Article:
The Wedding Ceremony: The Impact of Eduring Traditions










The Wedding Ceremony:

The Impact of Enduring Traditions

 

     This paper shall evaluate and compare
specific aspects of the Early Modern World (approximately 1550 C.E. to 1675
C.E.) and the 19th Century in terms of the customs, practices,
beliefs, art, music, and literature of these specific times.  As this is an extraordinarily massive topic
for a paper of this length, these various traits shall be broken down into the
general implication of the humanities.  It will be demonstrated that specific
similarities found in the various aspects of the humanities can be carried from
the Early Modern World to the 19th Century, and can be even traced
into today’s society.

     The
humanities are best described as aspects of society that enrich the human
spirit, as they do not actually benefit the progress of sustaining life.  One cannot eat the humanities, nor shelter
within them, but one can indeed draw a form of social stability from them and
this in turn aids to the condition of the human spirit.  This can be interpreted as the reason that
the humanities have persisted in a relatively unchanged state for as long as
they have, where the inherent qualities of human needs are carried over from
generation to generation.

     The custom of the marriage ceremony manages
to embody many of these traits, and is therefore an excellent example of how
the humanities are carried through the eras. 
The marriage ceremony consists of religious and traditional practices,
as well as those relating to art and music. 
The marriage ceremony in the Early Modern World was quite different from
the modern ceremony in terms of scale, but there is evidence of many shared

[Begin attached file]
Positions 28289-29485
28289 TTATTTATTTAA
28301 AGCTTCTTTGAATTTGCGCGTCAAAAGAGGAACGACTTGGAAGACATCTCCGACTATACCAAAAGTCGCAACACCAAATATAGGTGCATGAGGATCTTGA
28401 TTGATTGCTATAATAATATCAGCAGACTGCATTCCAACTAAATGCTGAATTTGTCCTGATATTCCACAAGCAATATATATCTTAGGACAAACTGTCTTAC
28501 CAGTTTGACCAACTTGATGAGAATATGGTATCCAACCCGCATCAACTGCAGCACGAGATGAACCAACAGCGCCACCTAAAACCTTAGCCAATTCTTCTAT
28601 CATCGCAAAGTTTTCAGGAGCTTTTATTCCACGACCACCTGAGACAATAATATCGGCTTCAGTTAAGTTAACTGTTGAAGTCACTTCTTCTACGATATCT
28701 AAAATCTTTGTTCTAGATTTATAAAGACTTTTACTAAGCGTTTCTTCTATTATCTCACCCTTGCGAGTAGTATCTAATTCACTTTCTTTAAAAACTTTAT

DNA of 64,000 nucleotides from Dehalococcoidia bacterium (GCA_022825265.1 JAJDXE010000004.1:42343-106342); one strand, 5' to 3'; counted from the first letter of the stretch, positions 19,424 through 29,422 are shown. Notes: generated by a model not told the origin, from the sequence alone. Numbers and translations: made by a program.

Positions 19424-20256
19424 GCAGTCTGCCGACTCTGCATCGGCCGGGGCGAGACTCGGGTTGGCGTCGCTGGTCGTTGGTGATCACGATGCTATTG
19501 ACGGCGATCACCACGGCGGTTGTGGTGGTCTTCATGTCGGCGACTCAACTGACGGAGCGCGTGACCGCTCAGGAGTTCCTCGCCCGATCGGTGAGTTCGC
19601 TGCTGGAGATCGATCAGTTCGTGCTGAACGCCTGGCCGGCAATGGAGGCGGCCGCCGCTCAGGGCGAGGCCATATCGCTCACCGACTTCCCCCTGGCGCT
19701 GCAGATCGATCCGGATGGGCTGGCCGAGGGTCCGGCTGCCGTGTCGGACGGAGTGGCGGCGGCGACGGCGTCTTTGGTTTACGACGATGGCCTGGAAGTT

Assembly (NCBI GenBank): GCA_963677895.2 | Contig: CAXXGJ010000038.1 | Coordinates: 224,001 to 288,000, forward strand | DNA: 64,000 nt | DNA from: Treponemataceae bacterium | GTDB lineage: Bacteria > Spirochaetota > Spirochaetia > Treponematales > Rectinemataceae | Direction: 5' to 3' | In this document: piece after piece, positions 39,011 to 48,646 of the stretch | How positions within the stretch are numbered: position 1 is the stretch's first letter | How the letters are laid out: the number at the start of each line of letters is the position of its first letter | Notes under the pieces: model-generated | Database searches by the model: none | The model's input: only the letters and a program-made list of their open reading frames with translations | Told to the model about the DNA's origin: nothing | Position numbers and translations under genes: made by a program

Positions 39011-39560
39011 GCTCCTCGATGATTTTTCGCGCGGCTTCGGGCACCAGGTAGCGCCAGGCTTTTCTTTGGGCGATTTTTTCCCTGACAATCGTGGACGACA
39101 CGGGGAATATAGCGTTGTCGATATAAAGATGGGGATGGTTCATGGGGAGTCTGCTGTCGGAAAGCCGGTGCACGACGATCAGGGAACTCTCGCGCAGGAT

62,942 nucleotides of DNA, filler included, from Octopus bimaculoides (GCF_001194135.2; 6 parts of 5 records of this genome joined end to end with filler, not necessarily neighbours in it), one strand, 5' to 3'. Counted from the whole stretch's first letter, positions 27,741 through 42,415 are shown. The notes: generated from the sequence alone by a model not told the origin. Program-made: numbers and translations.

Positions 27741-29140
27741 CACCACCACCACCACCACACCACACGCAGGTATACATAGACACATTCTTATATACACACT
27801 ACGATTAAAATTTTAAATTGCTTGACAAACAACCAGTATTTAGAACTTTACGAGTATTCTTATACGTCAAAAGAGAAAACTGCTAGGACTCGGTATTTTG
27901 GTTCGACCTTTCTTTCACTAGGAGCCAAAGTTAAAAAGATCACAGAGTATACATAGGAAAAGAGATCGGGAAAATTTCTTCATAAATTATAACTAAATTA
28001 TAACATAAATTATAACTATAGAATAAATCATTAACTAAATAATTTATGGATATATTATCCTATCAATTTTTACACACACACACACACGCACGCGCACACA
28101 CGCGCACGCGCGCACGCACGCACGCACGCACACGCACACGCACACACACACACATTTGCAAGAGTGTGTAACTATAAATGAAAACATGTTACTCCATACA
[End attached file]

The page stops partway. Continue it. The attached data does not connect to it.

traits within the ceremony proper.  One
source notes that the shared traits of the emphasis on religion is found within
both the marriage ceremony from the Early Modern World and from the 19th
Century.

 

     “The marriage
custom following the Renaissance Period was typified through the emphasis on
the role of Christ and the sacrifice that He had embraced for the welfare of
the human race:  The willing bond that
Christ had forged for the people of the world could, in a sense, be translated
into marriage where a personal sacrifice was needed in order to draw forth a
progressive marriage”  (Cooper:  78)

 

     The predominant theme of the Christian
Church can be seen to have been carried into the 19th Century, where
the role of Christ was perceived as a necessary factor in the role of the
newlyweds, and must therefore be fostered within the marriage ceremony.

 

“The immediate preparation for the
celebration of the sacrament of Matrimony should take place in the months and
weeks immediately preceding the wedding, so as to give a new meaning, content
and form to the so-called premarital enquiry required by Canon Law. This
preparation is not only necessary in every case, but is also more urgently
needed for engaged couples that still manifest shortcomings or difficulties in
Christian doctrine and practice.” 
(Halsall:  118)

 

     In addition to the presence of religious
beliefs, additional traditions can be seen to persist between the ages.  For example, customs in the marriage
ceremonies, such as the throwing of rice, can be traced as far back as medieval
times.  However, the custom was not the
throwing of rice but of other grains such as wheat or barleys:  The throwing of these grains was intended to
represent fertility, and suggested that the couple would have a bountiful
marriage.  (Saslow:  12) 
The transition to rice occurred when trade with the far East was opened
in the post- Renaissance era.  In the
Early Modern Period, the introduction of the white rice was more in keeping
with the culture of the wedding ceremony, and rice was quickly substituted for
the darker grains.  The presence of the
white rice has persisted through the Early Modern World period through the 19th
Century, yet differed in that the lower classes could afford to throw the
imported grains rather than only the upper classes.

     The
same type of event occurred with the wedding dress:  Through the Renaissance period, all dresses for weddings were
elaborately designed with the beauty of the wearer in mind, but there were no
white dresses, as there was no true “white” cloth.  (Cooper:  31)  While light colors were used, such as fine
linens and muslins, a pure white in cloth was not actualized until the creation
of chemical bleaches in the later half of the Early Modern World period.  Yet when this occurred, the acceptance of
pure white as the color for wedding dresses was immediate.  (Saslow: 
180)  The color was immediately
imbued with the